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all the streets are silent

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[Tribeca ’21] ‘All the Streets are Silent: The Convergence of Hip Hop and Skateboarding (1987-1997)’ review: Gritty and raw

A different side of skateboarding culture.

All the Streets are Silent: The Convergence of Hip Hop and Skateboard (1987-1997) is a fun look at a different side of skateboarding. When people think of skateboarders, they think of the West Coast and names like Tony Hawk. The music tends to lean towards ska and punk. Director Jeremy Elkins looks at New York and hip hop.

The documentary gets into the racial divide in the scene. Rap was looked at as a Black thing and skating was for white boys. Even though hip hop was becoming more popular, the music was not played in clubs. In 1988, Yuki Watanabe opened Club Mars. The venue became a launching pad for names like De La Soul, Funkmaster Flex, and Black Sheep. Moby got his first gig and Vin Diesel was a bouncer. It was a place where all types of people could come together.

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[Tribeca '21] 'All the Streets are Silent: The Convergence of Hip Hop and Skateboarding (1987-1997)' review: Gritty and raw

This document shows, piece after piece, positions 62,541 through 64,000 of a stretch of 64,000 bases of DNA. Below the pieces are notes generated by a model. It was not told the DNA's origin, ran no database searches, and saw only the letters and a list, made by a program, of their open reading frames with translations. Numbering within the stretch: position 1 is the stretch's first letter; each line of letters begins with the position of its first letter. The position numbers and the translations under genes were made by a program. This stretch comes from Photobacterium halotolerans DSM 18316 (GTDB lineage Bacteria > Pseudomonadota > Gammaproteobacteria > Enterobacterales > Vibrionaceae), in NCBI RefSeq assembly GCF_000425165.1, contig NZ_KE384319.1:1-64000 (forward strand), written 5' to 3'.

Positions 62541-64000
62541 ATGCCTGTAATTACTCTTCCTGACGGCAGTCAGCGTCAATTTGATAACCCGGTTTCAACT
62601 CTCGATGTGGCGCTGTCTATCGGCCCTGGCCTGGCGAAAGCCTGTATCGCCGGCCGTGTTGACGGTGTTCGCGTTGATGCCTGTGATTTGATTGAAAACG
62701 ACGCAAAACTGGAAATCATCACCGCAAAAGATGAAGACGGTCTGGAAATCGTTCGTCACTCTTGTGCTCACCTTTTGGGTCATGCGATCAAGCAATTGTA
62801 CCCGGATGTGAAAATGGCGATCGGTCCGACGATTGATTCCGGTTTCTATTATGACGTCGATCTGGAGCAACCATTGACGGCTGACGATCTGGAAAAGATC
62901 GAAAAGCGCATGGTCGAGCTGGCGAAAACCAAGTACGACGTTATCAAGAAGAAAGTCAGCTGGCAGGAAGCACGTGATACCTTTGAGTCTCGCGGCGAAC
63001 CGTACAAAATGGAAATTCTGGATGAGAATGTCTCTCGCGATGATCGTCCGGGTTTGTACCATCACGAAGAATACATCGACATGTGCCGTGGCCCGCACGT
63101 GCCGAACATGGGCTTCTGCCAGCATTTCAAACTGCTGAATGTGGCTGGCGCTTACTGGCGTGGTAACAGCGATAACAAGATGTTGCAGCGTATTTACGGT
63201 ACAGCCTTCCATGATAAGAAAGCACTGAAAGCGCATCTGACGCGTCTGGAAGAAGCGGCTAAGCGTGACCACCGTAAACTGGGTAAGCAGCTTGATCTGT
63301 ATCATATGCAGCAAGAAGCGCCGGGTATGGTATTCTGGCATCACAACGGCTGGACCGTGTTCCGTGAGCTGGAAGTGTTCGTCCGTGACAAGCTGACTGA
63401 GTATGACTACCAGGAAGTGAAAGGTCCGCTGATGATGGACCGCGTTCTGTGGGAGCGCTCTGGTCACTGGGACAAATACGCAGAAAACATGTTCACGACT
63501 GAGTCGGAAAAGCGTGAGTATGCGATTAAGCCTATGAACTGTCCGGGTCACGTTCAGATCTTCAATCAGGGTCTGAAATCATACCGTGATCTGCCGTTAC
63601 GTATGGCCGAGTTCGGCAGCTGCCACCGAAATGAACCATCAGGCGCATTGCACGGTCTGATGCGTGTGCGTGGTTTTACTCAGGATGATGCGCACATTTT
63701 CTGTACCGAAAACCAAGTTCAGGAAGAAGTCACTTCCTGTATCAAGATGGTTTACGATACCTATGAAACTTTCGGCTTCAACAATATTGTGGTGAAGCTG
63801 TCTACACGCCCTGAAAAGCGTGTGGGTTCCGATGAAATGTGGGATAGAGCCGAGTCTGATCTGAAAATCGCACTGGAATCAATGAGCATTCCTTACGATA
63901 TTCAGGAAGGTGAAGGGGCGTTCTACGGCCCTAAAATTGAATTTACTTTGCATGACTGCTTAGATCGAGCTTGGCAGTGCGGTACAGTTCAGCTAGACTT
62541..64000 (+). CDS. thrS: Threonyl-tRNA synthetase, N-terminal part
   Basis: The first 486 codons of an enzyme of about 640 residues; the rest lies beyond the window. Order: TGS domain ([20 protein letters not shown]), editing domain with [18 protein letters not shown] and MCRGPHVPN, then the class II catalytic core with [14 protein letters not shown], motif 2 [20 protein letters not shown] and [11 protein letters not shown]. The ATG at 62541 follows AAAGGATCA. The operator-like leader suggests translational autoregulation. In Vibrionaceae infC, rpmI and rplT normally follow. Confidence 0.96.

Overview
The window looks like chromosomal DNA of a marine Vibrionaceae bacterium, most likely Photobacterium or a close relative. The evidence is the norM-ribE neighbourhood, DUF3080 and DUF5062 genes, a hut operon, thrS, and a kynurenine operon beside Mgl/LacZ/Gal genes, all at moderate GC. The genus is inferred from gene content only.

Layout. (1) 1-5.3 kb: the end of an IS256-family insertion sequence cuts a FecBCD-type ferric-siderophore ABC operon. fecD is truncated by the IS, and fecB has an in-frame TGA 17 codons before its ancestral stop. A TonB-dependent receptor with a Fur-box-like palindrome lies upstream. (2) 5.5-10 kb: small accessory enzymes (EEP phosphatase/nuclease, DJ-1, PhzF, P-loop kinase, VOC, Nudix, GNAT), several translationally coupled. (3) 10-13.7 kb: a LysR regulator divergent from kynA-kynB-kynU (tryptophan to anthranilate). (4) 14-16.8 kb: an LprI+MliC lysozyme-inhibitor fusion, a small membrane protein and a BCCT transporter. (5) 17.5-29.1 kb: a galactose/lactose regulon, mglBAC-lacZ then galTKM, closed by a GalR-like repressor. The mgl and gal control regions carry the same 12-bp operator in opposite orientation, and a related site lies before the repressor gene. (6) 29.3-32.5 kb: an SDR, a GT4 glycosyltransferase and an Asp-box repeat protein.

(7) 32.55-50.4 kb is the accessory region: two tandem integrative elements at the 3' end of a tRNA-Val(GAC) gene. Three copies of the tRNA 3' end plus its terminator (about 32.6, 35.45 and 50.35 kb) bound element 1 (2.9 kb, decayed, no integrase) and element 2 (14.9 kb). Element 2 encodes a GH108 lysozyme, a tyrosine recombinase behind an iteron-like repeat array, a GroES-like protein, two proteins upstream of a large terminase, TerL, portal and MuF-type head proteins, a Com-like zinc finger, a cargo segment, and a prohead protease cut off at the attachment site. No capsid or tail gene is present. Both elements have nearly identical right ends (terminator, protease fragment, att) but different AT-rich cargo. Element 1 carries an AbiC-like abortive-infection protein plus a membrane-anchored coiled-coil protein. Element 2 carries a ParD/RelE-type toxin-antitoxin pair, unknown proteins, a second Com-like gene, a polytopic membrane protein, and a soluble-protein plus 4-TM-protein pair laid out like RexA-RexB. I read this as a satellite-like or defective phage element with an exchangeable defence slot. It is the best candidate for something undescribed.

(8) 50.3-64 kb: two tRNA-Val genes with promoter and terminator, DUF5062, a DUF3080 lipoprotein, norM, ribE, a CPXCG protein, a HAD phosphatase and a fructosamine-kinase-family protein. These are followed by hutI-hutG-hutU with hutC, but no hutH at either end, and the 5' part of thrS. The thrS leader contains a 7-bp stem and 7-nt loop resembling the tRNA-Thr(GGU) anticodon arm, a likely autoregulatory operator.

This included skaters. Also seen as outsiders, they were able to find a place where they belonged. As someone in All the Streets are Silent states, it was like a puzzle was coming together. There are plenty of interesting interviews. Rosario Dawson, Fab 5 Freddy, and Jeff Pang are just some of the names that speak of the time. It is standard for a documentary, but the people who participated are impressive.

All the Streets also boasts some great archival footage. There is plenty of grainy video of a young Bustah Rhymes, Jay-Z, and Wu-Tang Clan. Hip hop heads will appreciate these scenes. Throughout the entirety of All the Streets are Silent New York City looms over the background. It is clear that none of this could have ever happened in any other city. It is a fascinating look at how people can come together.

The Tribeca Film Festival takes place from June 9 – June 20


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